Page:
Tuesday, 4 December 2012


DONATIONS.....Datuk Acryl Sani Abdullah Sani said emergence of foreigners seeking donations for children’s charity raises alarm among public.


KUCHING: Representatives from foreign charitable bodies risk arrest if they solicit public donations without a licence, said Kuching District police chief ACP Roslan Bek Ahmad.

This warning came in the wake of the emergence of groups of foreigners here recently, claiming to collect donations on behalf of a children’s charity based in the Philippines which raised public concerns about their validity.

“It is punishable under the present law of Public Collections Ordinance 1996 (Chapter 21) under the Licence Application Form (Section 4 (1) (b).

“The district office will forward applications to the local police headquarters for background and security checks under the Special Branch and Crime Investigation Department (CID). If there are no objections, the application will be then returned to the district office for the licence to be issued,” Roslan told The Borneo Post here yesterday.

He warned that if a complaint had been filed against any charitable body and sufficient evidence found, the police can arrest and charge the suspect(s) under the said ordinance.

When contacted, State Police Commissioner Datuk Acryl Sani Abdullah Sani advised members of the public to be wary of such groups and check if they have valid permits.

He added that the police had to provide background checks to ensure that the funds collected would not be used for detrimental purposes including criminal or terrorist activities.

“There’s no case or arrests this year so far. So if the public feel they have been harassed by this group of people or suspect that they are up to no good, they can report to the police.”

Acryl also advised members of the public to insist on seeing letters from the respective charitable organisations authorising the individual(s) to collect public donations on their behalf as well as permits from relevant local authorities.

Local university lecturer Chai Shin Yi, 31, and a friend were solicited for donations last Friday night by a group claiming to be from the said charity as they were dining at a cafe at Tabuan Plaza.

There were at least three individuals in the small group going table to table to serenade people. One was strumming a guitar and singing Michael Jackson’s “Heal The World”.

When they reached Chai’s table, a young lady who appeared to be the group’s spokesperson placed a pledge card and a pen on the table and asked them for donations.

Chai said the group stopped singing and left as soon as she and her friend politely declined to make a contribution.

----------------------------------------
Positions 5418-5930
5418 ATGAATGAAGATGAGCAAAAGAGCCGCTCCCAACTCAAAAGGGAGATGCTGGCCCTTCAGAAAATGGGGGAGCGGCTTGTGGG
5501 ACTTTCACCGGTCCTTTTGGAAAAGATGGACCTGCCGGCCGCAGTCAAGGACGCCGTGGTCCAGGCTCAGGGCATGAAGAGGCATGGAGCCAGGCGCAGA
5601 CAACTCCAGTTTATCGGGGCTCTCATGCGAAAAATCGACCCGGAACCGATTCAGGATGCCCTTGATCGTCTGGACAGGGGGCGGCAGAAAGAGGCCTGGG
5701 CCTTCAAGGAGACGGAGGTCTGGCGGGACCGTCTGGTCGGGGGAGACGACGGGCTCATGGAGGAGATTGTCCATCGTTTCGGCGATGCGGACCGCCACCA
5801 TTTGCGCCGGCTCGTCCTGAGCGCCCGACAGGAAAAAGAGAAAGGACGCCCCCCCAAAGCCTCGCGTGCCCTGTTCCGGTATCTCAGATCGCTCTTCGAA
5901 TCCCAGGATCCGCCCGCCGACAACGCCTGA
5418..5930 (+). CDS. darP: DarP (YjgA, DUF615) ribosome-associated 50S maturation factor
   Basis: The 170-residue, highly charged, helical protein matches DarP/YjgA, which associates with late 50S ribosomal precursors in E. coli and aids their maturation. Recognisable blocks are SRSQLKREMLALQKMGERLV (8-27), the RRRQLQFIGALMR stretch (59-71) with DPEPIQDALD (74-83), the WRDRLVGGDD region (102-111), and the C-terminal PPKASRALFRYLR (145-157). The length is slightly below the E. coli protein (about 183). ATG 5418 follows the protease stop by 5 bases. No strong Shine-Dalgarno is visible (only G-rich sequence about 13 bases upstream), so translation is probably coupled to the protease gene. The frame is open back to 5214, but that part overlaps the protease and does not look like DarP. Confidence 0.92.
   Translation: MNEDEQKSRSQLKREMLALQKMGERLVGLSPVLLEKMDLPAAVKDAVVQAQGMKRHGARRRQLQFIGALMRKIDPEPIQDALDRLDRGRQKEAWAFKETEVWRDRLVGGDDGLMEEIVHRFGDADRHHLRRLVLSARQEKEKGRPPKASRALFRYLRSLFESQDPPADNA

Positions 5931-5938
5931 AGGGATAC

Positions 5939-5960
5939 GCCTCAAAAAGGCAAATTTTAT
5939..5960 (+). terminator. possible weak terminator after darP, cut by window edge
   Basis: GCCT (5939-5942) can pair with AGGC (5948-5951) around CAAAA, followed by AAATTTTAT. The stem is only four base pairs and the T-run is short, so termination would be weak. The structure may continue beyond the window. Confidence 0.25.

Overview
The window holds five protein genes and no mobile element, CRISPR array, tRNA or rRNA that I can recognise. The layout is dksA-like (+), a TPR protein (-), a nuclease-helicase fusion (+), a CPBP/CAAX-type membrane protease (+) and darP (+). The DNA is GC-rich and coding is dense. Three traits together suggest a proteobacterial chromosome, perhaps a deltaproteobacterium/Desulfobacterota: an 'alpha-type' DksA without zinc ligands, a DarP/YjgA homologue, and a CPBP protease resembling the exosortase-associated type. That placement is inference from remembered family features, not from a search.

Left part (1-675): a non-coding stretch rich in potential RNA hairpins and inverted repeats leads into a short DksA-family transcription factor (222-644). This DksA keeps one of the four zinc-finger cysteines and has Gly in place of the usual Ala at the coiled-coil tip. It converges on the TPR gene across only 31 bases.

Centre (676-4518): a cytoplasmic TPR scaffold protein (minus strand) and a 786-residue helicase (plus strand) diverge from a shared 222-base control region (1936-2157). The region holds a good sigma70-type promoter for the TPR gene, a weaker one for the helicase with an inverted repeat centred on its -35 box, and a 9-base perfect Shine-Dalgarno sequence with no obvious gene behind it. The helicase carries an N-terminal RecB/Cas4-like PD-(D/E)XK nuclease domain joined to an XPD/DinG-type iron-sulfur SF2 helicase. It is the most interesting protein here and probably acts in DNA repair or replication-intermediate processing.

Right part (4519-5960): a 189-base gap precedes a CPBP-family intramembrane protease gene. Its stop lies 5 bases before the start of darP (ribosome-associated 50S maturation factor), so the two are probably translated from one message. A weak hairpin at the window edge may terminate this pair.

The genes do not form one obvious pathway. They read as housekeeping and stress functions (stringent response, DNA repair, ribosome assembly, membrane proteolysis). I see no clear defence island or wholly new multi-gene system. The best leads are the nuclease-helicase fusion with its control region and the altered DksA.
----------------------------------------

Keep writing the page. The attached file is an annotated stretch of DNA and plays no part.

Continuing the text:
Later Chai and her friend did an online search on the children’s charity and discovered that while there was a charity organisation bearing the same name in the Philippines, the address listed on the website differed from that listed on the pledge card offered by the young lady.

Chai told The Borneo Post that although the group was not aggressive, she felt that they knew what to say and do to subtly pressure people to donate funds by putting them on the spot.

“If I had been by myself, I probably would have given them something, but because my friend was with me, I did not cave in,” she said.

Chai said she was “quite curious” to know if the group really represented a legitimate charitable cause. She also questioned the rationale behind spending so much money to send volunteers so far away to solicit donations.

“If they are for real and they get sent over here, it costs money to send them here, to let them stay here, for flight tickets, accommodation and so on. It doesn’t make sense to me to send them overseas to get money when they could use the money spent to send them over here for the foundation,” she said.

Meanwhile, a check with the relevant authorities revealed no records of charitable bodies from the Philippines applying for licences to collect public donations in Kuching over the past 12 months.

Organisations wishing to apply for licences must submit personal identification documents, legal documents and financial statements, amongst others, with their application as proof that they are legitimate entities.

Applications for Kuching are approved by the Resident’s Office while applications to collect statewide must go through the State Secretary’s Office.

Applications for permits to collect donations in Kuching are vetted by the local police while applications for statewide permits are sent to KL to be vetted by Bukit Aman. (BP)

No comments:

Post a Comment